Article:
Acorn Squash with Curried Lentils by The Foodie Dietitian
Hearty Vegan Minestrone with Butternut Squash by Grateful Grazer
Butternut Squash Soup with White Beans and Broccoli by Healthy Ideas Place
Pumpkins are technically part of the winter squash family, but they’re so quintessentially fall that I think they deserve a category all on their own.
These autumnal gems are equally delicious in sweet and savory applications. Try pumpkin in curry dishes or your morning stack of pancakes.
don’t fear the whole pumpkin.
Of course, you can always pick up a few cans of pumpkin purée at the store, but don’t be afraid to use it in its natural, whole form, too.
Fall Produce Tip: How to make fresh pumpkin puree
- Cut through the pumpkin diagonally and pull the two halves apart.
- Scoop out the seeds (make a homemade seed butter or roast them for soup and salad toppings).
- Roast the pumpkin in the oven at 400 degrees for 50 minutes, or until the flesh is softened.
- Scoop out the flesh, transfer it to a food processor, and blend until smooth.
You can store homemade pumpkin purée in the fridge for 4 weeks, or freeze it for up to a year.
If you’re not into the puree, try slicing fresh pumpkin and boiling, grilling, or steaming it until it’s tender.
Fall pumpkins pair well with warming spices like cinnamon, nutmeg, and ginger. You can also try it with tomatoes, rice, white beans, pasta, or onions.
pumpkin recipes to try:
Coconut Cream Pumpkin Overnight Oats by Grateful Grazer
Pumpkin Curry with Crispy Tofu and Broccoli by Grateful Grazer
Pumpkin Pie Smoothie by Amy Gorin Nutrition
Whole Wheat Pumpkin Applesauce Bread by Family Food on the Table
Pumpkin Snack Cake with Dark Chocolate Frosting by Athletic Avocado
Butternut Squash Pumpkin Soup by Healthy Hobby
Pumpkin Lassi by Grateful Grazer
Fresh figs are available for a short period of time in June and then again between August and October. Act fast if you want to go beyond the dried variety this fall.
Try grilling fresh figs and tossing them over a salad, roasting them with goat cheese and honey, or simmering the fruit to cook homemade jam.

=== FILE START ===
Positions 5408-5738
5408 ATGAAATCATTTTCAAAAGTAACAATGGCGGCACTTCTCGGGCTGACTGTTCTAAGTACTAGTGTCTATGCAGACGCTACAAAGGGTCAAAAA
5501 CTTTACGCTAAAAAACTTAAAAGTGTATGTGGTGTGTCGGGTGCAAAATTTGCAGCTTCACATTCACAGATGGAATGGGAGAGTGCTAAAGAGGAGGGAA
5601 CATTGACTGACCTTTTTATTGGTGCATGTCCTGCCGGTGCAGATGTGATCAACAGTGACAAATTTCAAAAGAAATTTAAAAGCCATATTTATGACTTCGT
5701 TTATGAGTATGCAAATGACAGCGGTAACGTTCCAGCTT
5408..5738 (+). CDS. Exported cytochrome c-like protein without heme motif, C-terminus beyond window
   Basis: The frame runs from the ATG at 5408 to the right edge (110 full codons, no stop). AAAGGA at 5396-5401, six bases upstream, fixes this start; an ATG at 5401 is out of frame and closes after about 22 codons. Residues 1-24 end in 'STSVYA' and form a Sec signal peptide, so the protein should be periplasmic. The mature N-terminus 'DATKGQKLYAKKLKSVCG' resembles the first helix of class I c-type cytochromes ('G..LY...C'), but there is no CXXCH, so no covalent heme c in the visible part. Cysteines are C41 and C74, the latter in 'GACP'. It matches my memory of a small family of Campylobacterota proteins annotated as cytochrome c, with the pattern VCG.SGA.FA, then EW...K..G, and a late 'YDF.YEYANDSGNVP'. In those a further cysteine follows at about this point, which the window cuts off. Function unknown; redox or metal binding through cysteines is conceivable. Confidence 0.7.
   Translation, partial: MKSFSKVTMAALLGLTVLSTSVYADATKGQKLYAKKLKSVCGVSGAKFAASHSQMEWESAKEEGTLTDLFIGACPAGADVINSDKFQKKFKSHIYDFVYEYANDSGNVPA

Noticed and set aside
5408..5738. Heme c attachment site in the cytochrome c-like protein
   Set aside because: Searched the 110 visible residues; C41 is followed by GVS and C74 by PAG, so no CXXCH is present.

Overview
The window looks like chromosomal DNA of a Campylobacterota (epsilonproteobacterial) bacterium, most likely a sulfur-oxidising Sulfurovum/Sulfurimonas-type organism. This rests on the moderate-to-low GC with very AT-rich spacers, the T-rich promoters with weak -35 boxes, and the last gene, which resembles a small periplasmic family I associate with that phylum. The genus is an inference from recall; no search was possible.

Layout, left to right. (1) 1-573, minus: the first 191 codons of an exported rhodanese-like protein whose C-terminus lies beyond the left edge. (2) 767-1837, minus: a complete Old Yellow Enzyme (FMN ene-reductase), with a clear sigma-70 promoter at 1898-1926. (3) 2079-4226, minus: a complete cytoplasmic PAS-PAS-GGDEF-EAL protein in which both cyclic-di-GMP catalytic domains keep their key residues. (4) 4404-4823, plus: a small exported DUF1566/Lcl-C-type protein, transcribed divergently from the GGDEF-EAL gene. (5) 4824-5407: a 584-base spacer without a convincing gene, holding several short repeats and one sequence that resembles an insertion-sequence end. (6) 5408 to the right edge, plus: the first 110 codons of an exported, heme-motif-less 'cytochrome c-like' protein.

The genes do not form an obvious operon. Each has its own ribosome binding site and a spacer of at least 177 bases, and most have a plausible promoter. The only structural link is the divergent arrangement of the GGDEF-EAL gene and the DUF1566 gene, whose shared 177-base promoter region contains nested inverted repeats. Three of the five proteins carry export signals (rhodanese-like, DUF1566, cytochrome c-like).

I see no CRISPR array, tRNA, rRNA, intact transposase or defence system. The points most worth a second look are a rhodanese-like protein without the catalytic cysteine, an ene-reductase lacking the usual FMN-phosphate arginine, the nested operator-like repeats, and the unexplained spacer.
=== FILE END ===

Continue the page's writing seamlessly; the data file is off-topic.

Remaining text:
Select figs that are slightly soft with unbroken skins. You can tell if a fig is overripe if it smells sour. For the best quality, figs should typically be used within a few days of purchase. Figs can spoil quickly after being picked so it’s best to store fresh figs in your fridge and use within 2-3 days.
Pair fresh figs with a drizzle of balsamic vinegar, a sprinkle of cinnamon, crushed nuts, or fresh basil.
fig recipes to try:
Maple Tahini Fig Overnight Oats by Lively Table
Grilled Fig Quinoa Salad by Grateful Grazer
Homemade Fig Jam with Chia Seeds by Shaw Simple Swaps
The Easiest Fig and Prosciutto Naan Pizza by Nourish Nutrition
Pumpkin and Fig Smoothie by Leanne Ray Nutrition
You don’t need much to make a sweet potato taste good. Roast them whole in the oven or boil them on the stovetop until you can easily pierce the flesh with a fork. Sprinkle with a little salt and you’re good to go.
You can also spiralize sweet potatoes into noodles or dice them to make a vegetable hash. (I like to eat the skins, too!) Black beans, kale, peppers, garlic, sesame seeds, and soy sauce are all good options for pairing.
Nutritionally, sweet potatoes are a great source of beta-carotene, which is the plant-derived precursor to vitamin A. They also have fiber and potassium.
sweet potato recipes to try:
7-Ingredient BBQ Tempeh Loaded Sweet Potatoes by Grateful Grazer